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Building low-code IoT solutions with PLCnext

The PLCnext controllers supports multiple ways of connecting to a cloud service. You could use IEC Function blocks from the IOT library, build your own .NET application, write a python script or compile a connector in GoLang. If you want to write code, you have a lot of options. But what if, for some reason you don't want to write code? Maybe it's your first project, or maybe it's been a while? In this blog I'll show how to build a IOT Web application, without writing a single line of code!

Ok, when I said we wouldn't be writing a single line of code, it was maybe a bit of a stretch. Of course we'll need some way of telling our PLCnext Controller and cloud service what we want. For this we'll only use graphical interfaces, so I guess I'm technical correct when I say we'll not write a single line of code? Anyway, the approach is considered "low code".

Firts, let me introduce the different elements or services we will use in this blog.

Introduction


PLCnext controller, I guess this one doesn't need much further introduction. If you are still unsure about it capabilities be sure to visit the PLCnext Infocenter.

Node-RED, The official Node-RED website describes Node-RED as:

Node-RED is a programming tool for wiring together hardware devices, APIs and online services in new and interesting ways.

It provides a browser-based editor that makes it easy to wire together flows using the wide range of nodes in the palette that can be deployed to its runtime in a single-click.

In previous written makersblogs, Node-RED gets mentioned quite a few times. Unsure how to start using Node-RED? I suggest reading this article. 

Azure IoT Central, is a SAAS (Software As A Service) solution in the Azure cloud to build codeless IoT solutions. We'll create a device template with a defined interface and the visualization will be derived from the created template.

In this template we can define three "kinds of variables". Telemetry, properties and commands. I'll use the different sorts in the template, I hope the distinction between properties and telemetry will be clear after using them. If it's still a bit fuzzy, be sure to read about them in the articles linked in the further readings section.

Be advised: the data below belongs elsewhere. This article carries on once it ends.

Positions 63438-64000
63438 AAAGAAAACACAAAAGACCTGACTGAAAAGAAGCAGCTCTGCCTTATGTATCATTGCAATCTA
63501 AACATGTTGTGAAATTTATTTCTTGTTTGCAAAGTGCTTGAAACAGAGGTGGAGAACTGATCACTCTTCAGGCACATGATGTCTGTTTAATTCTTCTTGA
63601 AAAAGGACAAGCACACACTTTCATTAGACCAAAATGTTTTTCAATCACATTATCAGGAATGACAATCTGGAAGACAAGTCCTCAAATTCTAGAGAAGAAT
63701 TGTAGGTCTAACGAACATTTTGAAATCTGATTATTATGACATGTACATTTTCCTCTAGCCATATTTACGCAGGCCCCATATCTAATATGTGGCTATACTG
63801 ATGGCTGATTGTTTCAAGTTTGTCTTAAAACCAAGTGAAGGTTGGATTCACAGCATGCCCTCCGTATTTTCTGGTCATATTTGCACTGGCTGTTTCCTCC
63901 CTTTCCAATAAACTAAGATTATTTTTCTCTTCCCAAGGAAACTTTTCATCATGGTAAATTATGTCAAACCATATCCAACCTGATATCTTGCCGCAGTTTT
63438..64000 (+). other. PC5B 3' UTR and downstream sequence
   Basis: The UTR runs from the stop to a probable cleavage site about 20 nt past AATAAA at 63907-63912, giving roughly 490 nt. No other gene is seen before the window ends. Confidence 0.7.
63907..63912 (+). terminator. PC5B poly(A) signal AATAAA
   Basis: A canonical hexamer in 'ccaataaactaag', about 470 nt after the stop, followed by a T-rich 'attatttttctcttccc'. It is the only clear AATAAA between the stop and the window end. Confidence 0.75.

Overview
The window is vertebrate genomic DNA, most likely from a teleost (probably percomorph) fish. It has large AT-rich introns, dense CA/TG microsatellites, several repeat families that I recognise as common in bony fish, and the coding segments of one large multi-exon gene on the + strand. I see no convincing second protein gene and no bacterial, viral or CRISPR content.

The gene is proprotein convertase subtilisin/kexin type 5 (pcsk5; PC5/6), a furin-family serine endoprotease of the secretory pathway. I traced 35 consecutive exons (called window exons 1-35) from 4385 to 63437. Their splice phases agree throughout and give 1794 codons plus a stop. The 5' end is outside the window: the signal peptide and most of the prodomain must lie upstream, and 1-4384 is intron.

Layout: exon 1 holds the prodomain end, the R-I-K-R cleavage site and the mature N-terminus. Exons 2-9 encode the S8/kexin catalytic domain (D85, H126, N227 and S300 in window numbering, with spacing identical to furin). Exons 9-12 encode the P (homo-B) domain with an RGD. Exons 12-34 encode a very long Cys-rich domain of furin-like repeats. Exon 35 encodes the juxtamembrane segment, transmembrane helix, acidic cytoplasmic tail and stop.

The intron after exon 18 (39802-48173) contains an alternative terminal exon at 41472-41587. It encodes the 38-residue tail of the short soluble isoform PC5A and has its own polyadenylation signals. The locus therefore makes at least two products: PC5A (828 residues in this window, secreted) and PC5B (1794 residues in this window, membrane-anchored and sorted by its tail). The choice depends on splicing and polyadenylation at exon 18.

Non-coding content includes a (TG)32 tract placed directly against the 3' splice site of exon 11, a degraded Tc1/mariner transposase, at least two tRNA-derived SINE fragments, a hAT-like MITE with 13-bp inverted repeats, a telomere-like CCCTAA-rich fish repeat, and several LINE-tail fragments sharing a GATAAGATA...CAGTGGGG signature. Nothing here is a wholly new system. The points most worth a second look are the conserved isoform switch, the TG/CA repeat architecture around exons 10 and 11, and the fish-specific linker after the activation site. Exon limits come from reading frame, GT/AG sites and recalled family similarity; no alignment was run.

For the sake of simplicity, we are going to limit our example to a very basic pump controller. We can set the pump in a different mode and give a setpoint to the pump.

Building the application


Preparing the controller

Start with updating your controller to the last available firmware and install the balena-engine for OCI containers. You can find the instructions for installing Balena here. When the Balena Engine was installed successfully run the next command (this will take a while).

balena-engine run -it -p 1880:1880 --name nodered --restart always pxcbe/node-red:azureiot

Create the Azure IoT Central service

Log in to your Azure account and create a resource group. In this resource group you can now create a new Azure IoT Central applications. Be sure to check out the different Tiers before choosing one.

Go to your newly created Azure IoT central service and if all goes well, you should get prompted to create a new device template. Choose to create a new custom template as IoT device. Execute the following steps to create the correct template for this exercise.

Creating the device template
  1. Assign the name "pump" to the Device template
  2. Create a Custom model
  3. press "add capability"
    1. Create a property "Pump status"
    2. Create a Telemetry "Flow Rate"
    3. Create a command "Change Mode"
    4. Create a command "Set Power"
    5. Save the newly created capabilities
  4. Go to views and select, generate default views (You can change the views later)
  5. Publish your device template.

 

staus

flowrate

changemode

setpoint

 

(Having troubles? Feel free to import the template from the repository )

 Create a New device

Create a device, based on the newly created template. Click on "connect" and take note of the "ID scope", "Device ID" and "Primary key" for later use in node-RED.

 

create new device

create deviceconnect

 

PLCnext Engineer

We'll need some logic to control our pump. I've provided a PLCnext Engineer project in the repository that you can use. Feel free to add on this project to give our pump some new features!

plcnext engineer

 

Node-RED

In the meantime your container was created and your node-RED environment should be up and running. Import the flow.json from the repository. Click on the "Device" node and set your "Device ID", "Scope ID" and choose  "Device Provisioning service" and copy past your primary key.

Set your OPC UA server by clicking on the READ or WRITE nodes and change the settings to fit your controller, and finish the application by deploying the nodes.

flows

device node

 

Testing the Application


We are ready to test the application. You should be able to control the pump by changing it's status and setting a new setpoint. The application was deliberately left as basic as possible, I encourage you to build form here to get a good grasp of all the different settings you can make when setting your interface. You can even create a map to show where your pumps are!

dasboard

 

cmds

 

Further Reading


Node-RED

https://nodered.org/docs/user-guide/editor/workspace/import-export

https://nodered.org/docs/user-guide/writing-functions

Azure-IoT-Central

https://docs.microsoft.com/en-us/azure/iot-central/

https://docs.microsoft.com/en-us/azure/iot-central/core/concepts-architecture

https://docs.microsoft.com/en-us/azure/iot-central/core/quick-monitor-devices